If you have type 2 diabetes, it’s really important to keep an eye on your feet. Not only should you look out for cuts and wounds, it’s helpful to take stock of its appearance. One warning sign of uncontrolled blood sugar levels is experiencing hair loss on your feet. This is confirmed by the informative charity Diabetes UK, who urge anybody noticing a lack of hair on their feet to book an appointment with their GP.
Health informants warn of nine other “changes” that require medical attention.
Examples include burning pain, a dull ache, and shiny, smooth skin on the feet. The full list of concerning signs include:
- Tingling sensation or pins and needles (like numbness)
- Pain (burning)
- A dull ache
- Shiny, smooth skin on your feet
- Loss of feeling in your feet or legs
- Swollen feet
- Your feet don’t sweat
- Wounds or sores that don’t heal
- Cramp in your calves when resting or walking.
People with diabetes are urged to visit their healthcare team if feet change in colour or shape, become really hot or cold, or start to smell really bad.
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Another troubling sign is if you have blisters and cuts that you can see on your feet, but you can’t feel them.
Having type 2 diabetes increases your risk of serious foot problems, which can lead to amputation.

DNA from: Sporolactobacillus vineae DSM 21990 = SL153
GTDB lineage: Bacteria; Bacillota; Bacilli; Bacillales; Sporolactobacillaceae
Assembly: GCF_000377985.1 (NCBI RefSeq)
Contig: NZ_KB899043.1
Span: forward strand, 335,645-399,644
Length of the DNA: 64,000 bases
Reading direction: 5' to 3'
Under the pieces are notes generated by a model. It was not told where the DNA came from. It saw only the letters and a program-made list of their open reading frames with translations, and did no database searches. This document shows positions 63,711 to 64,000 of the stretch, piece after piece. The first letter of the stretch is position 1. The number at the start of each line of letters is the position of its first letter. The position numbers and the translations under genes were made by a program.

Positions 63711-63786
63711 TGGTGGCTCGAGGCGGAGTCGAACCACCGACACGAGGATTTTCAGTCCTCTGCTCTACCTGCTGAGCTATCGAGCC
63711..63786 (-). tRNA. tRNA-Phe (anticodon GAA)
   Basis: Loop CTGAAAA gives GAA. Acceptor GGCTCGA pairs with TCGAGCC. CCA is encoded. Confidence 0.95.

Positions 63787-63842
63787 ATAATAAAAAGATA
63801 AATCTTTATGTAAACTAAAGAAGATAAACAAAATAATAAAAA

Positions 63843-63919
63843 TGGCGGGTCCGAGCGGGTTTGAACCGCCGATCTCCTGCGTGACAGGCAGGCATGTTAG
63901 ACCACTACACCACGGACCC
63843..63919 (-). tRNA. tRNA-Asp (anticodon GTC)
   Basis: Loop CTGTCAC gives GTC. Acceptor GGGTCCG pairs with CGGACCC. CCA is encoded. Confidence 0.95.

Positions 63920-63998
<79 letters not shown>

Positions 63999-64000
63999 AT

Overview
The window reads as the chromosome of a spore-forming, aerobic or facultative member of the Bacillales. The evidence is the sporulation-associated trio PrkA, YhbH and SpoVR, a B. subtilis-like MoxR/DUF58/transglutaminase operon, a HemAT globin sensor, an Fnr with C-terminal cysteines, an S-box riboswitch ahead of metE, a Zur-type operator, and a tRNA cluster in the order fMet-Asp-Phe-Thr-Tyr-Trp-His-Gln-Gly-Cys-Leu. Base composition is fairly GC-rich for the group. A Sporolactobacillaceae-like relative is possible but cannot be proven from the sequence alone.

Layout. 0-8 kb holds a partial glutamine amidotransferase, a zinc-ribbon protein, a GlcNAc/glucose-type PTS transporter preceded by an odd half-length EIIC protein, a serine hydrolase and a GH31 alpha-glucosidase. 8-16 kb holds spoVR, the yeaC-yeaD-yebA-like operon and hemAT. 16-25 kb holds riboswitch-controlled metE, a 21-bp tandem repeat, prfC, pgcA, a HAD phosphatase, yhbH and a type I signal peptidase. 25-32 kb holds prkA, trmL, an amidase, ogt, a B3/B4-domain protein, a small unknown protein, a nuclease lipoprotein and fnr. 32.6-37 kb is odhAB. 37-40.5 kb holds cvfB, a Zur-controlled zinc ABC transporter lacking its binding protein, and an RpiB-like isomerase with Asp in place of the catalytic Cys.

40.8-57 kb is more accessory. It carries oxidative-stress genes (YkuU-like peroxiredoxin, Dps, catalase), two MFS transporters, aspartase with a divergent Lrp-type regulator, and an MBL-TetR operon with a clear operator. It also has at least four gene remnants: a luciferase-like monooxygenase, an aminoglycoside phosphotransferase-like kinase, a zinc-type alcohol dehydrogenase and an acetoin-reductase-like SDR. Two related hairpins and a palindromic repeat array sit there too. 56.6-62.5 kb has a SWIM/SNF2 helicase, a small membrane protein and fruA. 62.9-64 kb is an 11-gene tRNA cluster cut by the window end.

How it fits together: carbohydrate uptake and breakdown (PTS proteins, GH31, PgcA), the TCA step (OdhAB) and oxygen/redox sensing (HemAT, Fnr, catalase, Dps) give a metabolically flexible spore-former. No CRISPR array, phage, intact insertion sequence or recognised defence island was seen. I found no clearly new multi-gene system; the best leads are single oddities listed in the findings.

How best to care for your feet when you have diabetes
To prevent foot amputation further down the years, taking good care of your feet is paramount.
The Putting Feet First campaign by Diabetes UK details what to look out for when conducting your daily examination of bare feet.
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Firstly, you want to check if the temperature of both your feet are the same.
“You don’t want your feet to be cold, you don’t want them to be too hot,” said Dan Howarth, Head of Care at Diabetes UK.
Secondly, it’s advisable to inspect the foot for calluses and changes in shape and colour.
Things to look out for:
- Hard skin
- Unusual marks
“If it was there yesterday, and you know where it’s come from, it’s fine,” clarified Howarth.
Thirdly, take a look in between your toes to see if there’s any flaky or dry skin.
As for the toenails, Howarth said you should “make sure they’re not digging into the skin or that they haven’t grown too long”.
To prevent ingrown toenails, which can lead to cuts and infections, Howarth recommends to “cut the toenails straight across”.
For people who are unable to inspect all of their feet due to flexibility issues, using a mirror can be helpful.
Other tips for foot care include wearing good-fitted footwear and moisturising everyday.
As well as getting into the daily routine of checking your feet, it’s also important to keep blood sugar levels low.
Health recommendations put forward by the charity include not smoking, eating a healthy, balanced diet and staying physically active.
Daily exercise is one of the most helpful ways to manage blood sugar levels, which can prevent foot complications.